1. If I was a politician, I’d publicly support reparations for African-American slaves just to see the shit flinging contest that would ultimately follow. Logically, Obama would have to pay reparations as the child of a white woman and a non-oppressed Kenyan father. Naturally, African-Americans with a greater portion of African blood and a greater degree of exposure to historical slavery would be entitled to more reparations than lighter skinned African-Americans. It would be so much fun to watch everyone be upset!

              1. I always welcome your fake-Jew-actual-Russian-bot contributions to this website. You were absent for quite a while, so I’m glad the St. Petersburg operation is up-and-running again. Just in time for your help in the upcoming election.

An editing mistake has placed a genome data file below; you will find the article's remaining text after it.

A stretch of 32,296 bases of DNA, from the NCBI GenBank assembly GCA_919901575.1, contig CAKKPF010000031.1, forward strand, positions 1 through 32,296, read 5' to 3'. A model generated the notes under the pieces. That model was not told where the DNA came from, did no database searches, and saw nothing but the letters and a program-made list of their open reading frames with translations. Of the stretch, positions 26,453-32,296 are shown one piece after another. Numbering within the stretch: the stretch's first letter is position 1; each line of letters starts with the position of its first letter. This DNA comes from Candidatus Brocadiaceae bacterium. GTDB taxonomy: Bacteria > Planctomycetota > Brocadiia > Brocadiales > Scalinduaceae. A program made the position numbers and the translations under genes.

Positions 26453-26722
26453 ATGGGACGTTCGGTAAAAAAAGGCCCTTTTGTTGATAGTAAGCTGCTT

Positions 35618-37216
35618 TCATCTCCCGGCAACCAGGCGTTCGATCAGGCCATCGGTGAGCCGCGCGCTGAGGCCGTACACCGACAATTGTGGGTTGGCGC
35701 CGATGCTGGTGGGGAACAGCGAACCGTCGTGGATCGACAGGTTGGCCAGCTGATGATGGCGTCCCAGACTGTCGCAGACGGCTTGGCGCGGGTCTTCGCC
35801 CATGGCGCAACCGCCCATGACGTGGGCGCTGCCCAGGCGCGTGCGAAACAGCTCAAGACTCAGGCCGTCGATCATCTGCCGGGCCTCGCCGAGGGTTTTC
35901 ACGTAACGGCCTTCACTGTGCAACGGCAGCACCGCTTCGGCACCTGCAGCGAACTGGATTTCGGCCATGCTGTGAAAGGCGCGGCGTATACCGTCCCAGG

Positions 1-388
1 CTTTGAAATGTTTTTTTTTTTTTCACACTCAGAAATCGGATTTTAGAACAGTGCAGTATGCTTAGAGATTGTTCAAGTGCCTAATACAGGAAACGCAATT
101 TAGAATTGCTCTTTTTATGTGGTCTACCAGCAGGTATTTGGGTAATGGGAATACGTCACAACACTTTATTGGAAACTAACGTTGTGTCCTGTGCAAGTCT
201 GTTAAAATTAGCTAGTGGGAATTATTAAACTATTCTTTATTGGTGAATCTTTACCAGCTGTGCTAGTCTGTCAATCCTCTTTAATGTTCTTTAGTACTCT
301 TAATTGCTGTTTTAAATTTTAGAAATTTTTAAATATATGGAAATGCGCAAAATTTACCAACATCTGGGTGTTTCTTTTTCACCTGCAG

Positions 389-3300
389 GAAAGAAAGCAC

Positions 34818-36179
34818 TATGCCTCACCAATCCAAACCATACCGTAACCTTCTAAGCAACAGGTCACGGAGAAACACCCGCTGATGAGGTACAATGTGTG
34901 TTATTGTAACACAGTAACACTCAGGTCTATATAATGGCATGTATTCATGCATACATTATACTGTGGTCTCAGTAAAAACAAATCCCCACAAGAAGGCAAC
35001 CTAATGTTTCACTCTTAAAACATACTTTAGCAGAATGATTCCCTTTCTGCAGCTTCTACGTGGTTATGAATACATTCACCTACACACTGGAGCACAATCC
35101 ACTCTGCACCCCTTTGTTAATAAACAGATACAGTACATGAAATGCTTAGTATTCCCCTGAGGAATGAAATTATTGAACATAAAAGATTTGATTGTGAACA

2. By your own hypothesis, the “sociological” basis is economic – which can be measured directly. That makes the strength or weakness of the correlation irrelevant. Using a proxy when you have a direct measure available is just bad practice.

            Since there is no scientifically valid reason for using the proxy, we have to wonder at your ulterior motive. Why are you so insistent on ignoring that there are many wealthy black families and many poor white families who somehow succeed and fail for reasons that have nothing to do with race?

      3. Because of my race I am more likely to get skin cancer based on exposure to UV radiation.


        1. Just buy some SPF60 sunscreen!

          1. No! It’s not fair! I want to change the earth’s climate so America has a climate like Scotland and white people can live a decent life in this god forsaken land!

          2. I have a right to natural skin!

      4. Oh please, lathrop. This is a straight-up science question. Race is irrelevant to prevalence, progression and outcome. Your privilege is conflicting with your ‘woke-iness’.